Natural wonders get their due in works such as Paul Kauvar Smith's Rocky Mountain National Park scene in The Sky Pond, and Paul Kirtland Mays' Jungle, a stylized fantasy that Depression-weary audiences might have welcomed.
America's pain is on full display in Ivan Albright's The Farmer's Kitchen, whose withered and weary old woman is almost unbearable to behold. Kenjiro Nomura's The Farm, desolate and darkly clouded, also repudiates the cliched bucolia of farm life.
The catalog tells us that Nomura's fellow Japanese-Americans who farmed in the area were prey to discriminatory laws that only foreshadowed the internment camps of World War II — scenes that Nomura also would paint.
Most of the artists here, whose work has been in storage for decades, never became famous. But they have left us memorable depictions of American people and values during very hard times.
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If the "New Deal'' exhibit shows how art can portray a nation, a new United States Holocaust Memorial Museum exhibit shows how propaganda — itself a sort of art form — can be used to persuade a nation to follow a tyrant.
"State of Deception: The Power of Nazi Propaganda'' takes us from the end of World War I through World War II and up to recent examples of the ties that bind propaganda and genocide. It remains at the museum through 2011. Combined with the museum's famous core exhibit on the Holocaust, you could easily spend a full day to take it all in. Allow at least a few hours.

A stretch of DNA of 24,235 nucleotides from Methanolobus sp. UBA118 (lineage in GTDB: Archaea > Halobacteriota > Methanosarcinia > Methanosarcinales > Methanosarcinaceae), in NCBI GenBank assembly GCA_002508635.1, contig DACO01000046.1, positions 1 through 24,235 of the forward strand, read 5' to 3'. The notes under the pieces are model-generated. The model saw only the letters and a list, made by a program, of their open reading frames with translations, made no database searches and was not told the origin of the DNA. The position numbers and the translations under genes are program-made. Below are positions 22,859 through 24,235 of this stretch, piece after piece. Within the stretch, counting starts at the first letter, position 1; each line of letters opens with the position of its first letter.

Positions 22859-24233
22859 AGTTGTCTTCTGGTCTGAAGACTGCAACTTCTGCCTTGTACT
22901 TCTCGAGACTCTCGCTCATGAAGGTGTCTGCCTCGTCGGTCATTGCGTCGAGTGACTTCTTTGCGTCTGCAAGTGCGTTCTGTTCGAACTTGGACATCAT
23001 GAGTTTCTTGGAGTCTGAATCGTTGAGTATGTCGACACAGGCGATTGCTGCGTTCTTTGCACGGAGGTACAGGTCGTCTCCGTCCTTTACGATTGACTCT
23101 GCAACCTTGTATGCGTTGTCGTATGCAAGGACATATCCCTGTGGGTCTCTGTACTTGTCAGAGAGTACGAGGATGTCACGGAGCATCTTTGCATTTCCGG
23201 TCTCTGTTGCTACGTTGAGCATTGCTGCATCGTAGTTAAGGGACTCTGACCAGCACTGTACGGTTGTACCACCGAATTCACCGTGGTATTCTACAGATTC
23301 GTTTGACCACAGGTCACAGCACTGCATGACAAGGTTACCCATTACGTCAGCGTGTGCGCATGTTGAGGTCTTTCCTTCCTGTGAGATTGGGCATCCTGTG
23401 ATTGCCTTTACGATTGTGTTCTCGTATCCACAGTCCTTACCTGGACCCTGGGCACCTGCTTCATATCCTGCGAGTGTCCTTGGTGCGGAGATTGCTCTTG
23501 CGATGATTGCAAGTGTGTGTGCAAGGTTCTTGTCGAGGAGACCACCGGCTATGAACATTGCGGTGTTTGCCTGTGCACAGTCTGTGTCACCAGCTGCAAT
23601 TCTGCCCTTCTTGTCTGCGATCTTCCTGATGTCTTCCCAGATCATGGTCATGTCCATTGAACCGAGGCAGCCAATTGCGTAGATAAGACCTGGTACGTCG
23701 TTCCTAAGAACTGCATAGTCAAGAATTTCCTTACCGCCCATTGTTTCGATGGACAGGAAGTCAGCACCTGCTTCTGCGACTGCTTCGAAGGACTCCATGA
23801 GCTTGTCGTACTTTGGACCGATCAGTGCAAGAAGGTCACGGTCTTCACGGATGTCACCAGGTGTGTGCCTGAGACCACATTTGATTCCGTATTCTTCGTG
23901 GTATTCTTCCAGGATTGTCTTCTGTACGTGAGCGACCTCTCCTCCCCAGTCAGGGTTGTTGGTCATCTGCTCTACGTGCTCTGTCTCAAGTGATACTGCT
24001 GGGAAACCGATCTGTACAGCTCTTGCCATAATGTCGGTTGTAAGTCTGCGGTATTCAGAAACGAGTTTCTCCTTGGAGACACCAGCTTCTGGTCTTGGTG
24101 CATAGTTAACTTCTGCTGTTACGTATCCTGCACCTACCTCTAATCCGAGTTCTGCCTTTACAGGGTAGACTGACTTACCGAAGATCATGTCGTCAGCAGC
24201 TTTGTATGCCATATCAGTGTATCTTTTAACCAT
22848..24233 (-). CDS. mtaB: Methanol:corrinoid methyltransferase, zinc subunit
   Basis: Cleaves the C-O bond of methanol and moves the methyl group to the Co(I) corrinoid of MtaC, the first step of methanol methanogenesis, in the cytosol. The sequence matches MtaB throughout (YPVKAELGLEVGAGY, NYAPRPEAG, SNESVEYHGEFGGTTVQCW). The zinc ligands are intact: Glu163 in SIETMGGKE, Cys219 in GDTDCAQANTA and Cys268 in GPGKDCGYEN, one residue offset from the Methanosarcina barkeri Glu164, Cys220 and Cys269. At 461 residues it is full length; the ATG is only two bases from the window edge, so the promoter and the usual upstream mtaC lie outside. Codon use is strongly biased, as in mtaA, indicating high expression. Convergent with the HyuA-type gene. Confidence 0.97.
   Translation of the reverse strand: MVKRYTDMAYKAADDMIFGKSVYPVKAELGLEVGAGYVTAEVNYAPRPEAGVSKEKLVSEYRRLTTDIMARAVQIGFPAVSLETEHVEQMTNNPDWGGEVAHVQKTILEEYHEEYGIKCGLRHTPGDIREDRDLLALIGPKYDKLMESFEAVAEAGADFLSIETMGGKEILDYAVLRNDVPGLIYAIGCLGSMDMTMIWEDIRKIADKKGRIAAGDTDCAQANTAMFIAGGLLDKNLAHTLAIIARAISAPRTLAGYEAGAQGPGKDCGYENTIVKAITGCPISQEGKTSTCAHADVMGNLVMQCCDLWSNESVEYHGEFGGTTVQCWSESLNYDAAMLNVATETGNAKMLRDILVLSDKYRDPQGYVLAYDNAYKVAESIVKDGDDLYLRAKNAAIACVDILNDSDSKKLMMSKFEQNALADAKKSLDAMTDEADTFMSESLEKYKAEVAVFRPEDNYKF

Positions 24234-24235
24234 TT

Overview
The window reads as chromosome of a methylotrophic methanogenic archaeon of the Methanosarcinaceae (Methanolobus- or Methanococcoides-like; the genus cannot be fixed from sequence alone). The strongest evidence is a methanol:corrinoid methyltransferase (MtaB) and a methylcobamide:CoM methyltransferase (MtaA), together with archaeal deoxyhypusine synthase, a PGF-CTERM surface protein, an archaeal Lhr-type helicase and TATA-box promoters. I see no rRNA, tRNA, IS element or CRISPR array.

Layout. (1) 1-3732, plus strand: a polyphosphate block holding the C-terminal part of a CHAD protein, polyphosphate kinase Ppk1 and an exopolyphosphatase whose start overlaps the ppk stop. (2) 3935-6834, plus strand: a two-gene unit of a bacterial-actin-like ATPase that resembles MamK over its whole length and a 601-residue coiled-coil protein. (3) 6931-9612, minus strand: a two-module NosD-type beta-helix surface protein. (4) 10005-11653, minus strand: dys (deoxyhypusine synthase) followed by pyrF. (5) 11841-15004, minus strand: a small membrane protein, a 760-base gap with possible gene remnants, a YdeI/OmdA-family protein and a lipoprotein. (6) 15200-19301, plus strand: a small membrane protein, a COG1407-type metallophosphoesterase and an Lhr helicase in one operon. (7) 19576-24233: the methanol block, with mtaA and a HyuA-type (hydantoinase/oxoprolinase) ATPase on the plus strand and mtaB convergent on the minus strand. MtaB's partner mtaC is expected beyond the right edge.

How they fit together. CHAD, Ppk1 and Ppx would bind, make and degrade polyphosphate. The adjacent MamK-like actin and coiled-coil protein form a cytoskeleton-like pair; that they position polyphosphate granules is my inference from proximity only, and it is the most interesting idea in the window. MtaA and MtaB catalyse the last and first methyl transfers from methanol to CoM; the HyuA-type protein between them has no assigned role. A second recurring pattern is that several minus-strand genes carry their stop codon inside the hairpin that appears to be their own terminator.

The new exhibit provides visitors with the context to better understand one of the central puzzles of the Holocaust: How could the German nation have gone along with Hitler's horrific vision?
We learn that as a veteran of World War I, Hitler admired and was inspired by the propaganda skills of the Allied powers.
"Propaganda is a truly terrible weapon in the hands of an expert,'' he observed in his 1924 book, Mein Kampf.
But while the Allies portrayed the armed enemy as subhuman Huns, Hitler aimed his paranoid venom at civilians, including Jews, gypsies, homosexuals and the disabled.
The exhibit shows how Hitler and the Nazis used stunning graphics, newspapers, radio shows, feature films and even children's books and board games to speak to a nation made vulnerable by poverty and wounded national pride.
The exhibit also makes the point that just as some Germans didn't need much persuasion (anti-Semitism was hardly a new idea), others refused to go along and suffered the consequences.